$$$$$ - OTN (Layer 1 Fibre service or if you want to do something special over the fibre instead of ethernet like Fibre Channel SANs). Similar to above but all CIR as you have dedicated fibre. Also available country wide and is the replacement for DWDM circuits. It's optically split and then muxed so you pay for a certain amount of wavelength. More expensive than Carrier Ethernet as it needs to be meshed into the optical network.

 

$$ to $$$$$ - DFAS (Dark Fibre Access Service aka point to point fibre sold by Chorus) as fast as you want to go up to 10km/40km away. Standard Optical Fibre has a 10KM or 40KM distance limit without muxing it. So DFAS is more commonly used by Chorus or Citylink in Wellington or Vector in Auckland to provide Metro fibre.

 

Mobile / Radio:

 

Mobile Data (3G/4G) up to 150Mbit or so

 

WiMAX - Depends but faster than ADSL

 

Point to Point wifi - 200Mbit+ depending on the gear you purchase.

 

Microwave - Number of good microwave solutions these days offer up to 1GB for gear that costs less than $2-3k to deploy

 

 

 

Internet Services:

 

Just because you have nationwide backhaul doesn't mean you can talk out to the internet. Typically you then need an agreement with Global Gateway (Spark) / Vodafone / Vocus or other wholesale internet providers. That would typically provide a DFAS with a CIR/PIR based on your budget and then you would put your BNG (Broadband Network Gateway) which does all the routing / subscriber management between the national fibre described above and the internet.

 

 

 

Everything is pretty much ethernet now. If you need something special or a WAN you get Carrier Ethernet / OTN. Otherwise UFB if available or xDSL / Mobile services if UFB isn't and then use VPN services over the top of internet connection. And if you're a carrier then you would run core routing protocols such as MPLS and then BGP to have virtual Layer 2 / 3 networks running over your shared core infrastructure. Then the IP routing for the internet sits ontop of that.

 

Edit: Updated to include more detail.






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  Reply # 1840596 7-Aug-2017 14:49
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  • Frame Relay
  • ISDN
  • X.25
  • Leased Line—I presume you mean copper, at speeds up to 2M (E1)?
  • ATM
  • SONET—In NZ that would be SDH
  • DSL—ADSL, ADSLv2, VDSL, VDSL2, G.FAST... which?
  • Cable—I presume you mean HFC DOCSIS?
  • Dial-up
  • LTE
  • WiMAX

 

 

Conspicuous by their absence

 

  • 2G and 3G. Most machine to machine is currently 2G/3G rather than 4G/LTE
  • WiFi. Historically, SSR (Spread Spectrum Radio) was offered by some operators. Nowadays, WiFI—you know you're soaking in it.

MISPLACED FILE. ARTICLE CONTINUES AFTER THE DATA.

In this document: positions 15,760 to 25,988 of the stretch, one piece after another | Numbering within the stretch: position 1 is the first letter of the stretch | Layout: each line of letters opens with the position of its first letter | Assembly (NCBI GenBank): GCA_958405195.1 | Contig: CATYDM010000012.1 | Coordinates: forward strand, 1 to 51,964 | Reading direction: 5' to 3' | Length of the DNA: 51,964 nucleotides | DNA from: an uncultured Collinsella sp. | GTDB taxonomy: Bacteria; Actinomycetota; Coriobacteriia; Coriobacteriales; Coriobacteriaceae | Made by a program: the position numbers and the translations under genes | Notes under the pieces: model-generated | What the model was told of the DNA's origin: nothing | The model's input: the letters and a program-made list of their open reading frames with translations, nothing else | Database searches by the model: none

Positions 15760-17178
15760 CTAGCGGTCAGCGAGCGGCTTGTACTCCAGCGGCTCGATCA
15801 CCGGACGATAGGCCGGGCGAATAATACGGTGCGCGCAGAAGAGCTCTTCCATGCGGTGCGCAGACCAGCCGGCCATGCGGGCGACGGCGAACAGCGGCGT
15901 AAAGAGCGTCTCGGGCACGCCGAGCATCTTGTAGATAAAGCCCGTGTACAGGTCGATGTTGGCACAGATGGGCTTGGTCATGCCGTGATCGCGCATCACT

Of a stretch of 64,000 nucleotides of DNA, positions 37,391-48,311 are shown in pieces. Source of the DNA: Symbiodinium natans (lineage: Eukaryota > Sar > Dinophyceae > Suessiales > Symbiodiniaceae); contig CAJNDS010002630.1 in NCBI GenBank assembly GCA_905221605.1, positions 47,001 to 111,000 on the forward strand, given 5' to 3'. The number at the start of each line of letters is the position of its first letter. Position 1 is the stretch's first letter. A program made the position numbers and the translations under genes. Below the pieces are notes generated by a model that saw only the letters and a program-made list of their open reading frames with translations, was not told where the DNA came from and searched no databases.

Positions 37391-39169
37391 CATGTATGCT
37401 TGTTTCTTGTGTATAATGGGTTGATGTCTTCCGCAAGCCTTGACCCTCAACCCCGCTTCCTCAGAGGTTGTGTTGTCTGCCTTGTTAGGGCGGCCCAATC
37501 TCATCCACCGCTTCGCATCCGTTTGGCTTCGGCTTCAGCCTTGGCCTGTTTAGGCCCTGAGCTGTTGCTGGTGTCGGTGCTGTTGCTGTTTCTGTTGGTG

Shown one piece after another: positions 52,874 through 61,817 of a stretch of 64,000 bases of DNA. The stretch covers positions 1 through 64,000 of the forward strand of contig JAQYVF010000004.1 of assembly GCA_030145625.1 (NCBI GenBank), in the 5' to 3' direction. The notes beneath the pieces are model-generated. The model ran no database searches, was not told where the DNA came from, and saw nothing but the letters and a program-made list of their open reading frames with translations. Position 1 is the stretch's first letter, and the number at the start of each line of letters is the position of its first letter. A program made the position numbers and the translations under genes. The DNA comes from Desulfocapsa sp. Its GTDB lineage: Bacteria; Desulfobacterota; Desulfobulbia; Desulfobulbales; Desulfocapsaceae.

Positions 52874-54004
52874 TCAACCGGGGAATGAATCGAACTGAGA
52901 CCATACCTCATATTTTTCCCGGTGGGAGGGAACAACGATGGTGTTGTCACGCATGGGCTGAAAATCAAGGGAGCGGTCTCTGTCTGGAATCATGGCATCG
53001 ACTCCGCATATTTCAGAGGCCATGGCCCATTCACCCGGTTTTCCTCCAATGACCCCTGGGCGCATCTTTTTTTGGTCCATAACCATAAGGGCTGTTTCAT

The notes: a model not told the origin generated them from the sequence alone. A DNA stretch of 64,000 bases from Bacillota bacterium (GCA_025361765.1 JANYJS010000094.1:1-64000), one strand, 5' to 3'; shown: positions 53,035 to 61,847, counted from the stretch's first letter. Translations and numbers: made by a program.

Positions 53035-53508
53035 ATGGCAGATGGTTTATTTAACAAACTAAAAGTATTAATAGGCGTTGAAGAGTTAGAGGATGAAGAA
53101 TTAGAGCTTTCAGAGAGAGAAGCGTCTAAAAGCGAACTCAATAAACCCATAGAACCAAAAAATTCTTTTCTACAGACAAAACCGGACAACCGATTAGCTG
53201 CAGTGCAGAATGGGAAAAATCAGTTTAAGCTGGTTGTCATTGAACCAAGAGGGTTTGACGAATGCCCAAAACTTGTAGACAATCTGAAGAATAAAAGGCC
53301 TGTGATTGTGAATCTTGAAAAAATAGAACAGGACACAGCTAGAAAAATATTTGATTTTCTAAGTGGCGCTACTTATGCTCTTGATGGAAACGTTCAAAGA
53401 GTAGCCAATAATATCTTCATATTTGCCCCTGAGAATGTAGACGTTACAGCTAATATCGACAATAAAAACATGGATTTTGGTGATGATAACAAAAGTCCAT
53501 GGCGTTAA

• Microwave
  • Satellite

 

 

And then...

 

  • UFB. Fibre, multiple types (Bitstream 2,3,4 and DFAS)
  • Other direct fibre connections from many companies



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  Reply # 1840597 7-Aug-2017 14:51
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Thank you for the replies.

 

I also find it strange that we are asked to research if providers offer legacy services, and I knew pricing was a long shot as I know these are POA. We have the information from what we have found on certain ISP's business sections of their websites and any information I can gather from people inside of the industry will be a bonus.

 

Thanks again.


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  Reply # 1840600 7-Aug-2017 14:58
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Dolts:

 

Thank you for the replies.

 

I also find it strange that we are asked to research if providers offer legacy services, and I knew pricing was a long shot as I know these are POA. We have the information from what we have found on certain ISP's business sections of their websites and any information I can gather from people inside of the industry will be a bonus.

 

Thanks again.

 

 

Based on the technologies asked for, and in particular SONET, it appears like a North American survey that's been repurposed to NZ. I'm assuming it has been repurposed?

 

 

 

May I ask what the purpose of the paper is? Is it to teach you about networking in general, or is someone trying to learn stuff about the NZ network scene?




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  Reply # 1840626 7-Aug-2017 15:35
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I'll post the learning outcomes to give more context.

 

     

  1. Understand, configure and troubleshoot different WAN technologies.
  2. Understand, configure and troubleshoot virtual private networks (VPNs) and tunneling.
  3. Monitor and troubleshoot network operations using syslog, SNMP, NTP and flow collection protocols.
  4. Design network architectures, including borderless networks, virtualisation, and collaboration technology and solutions.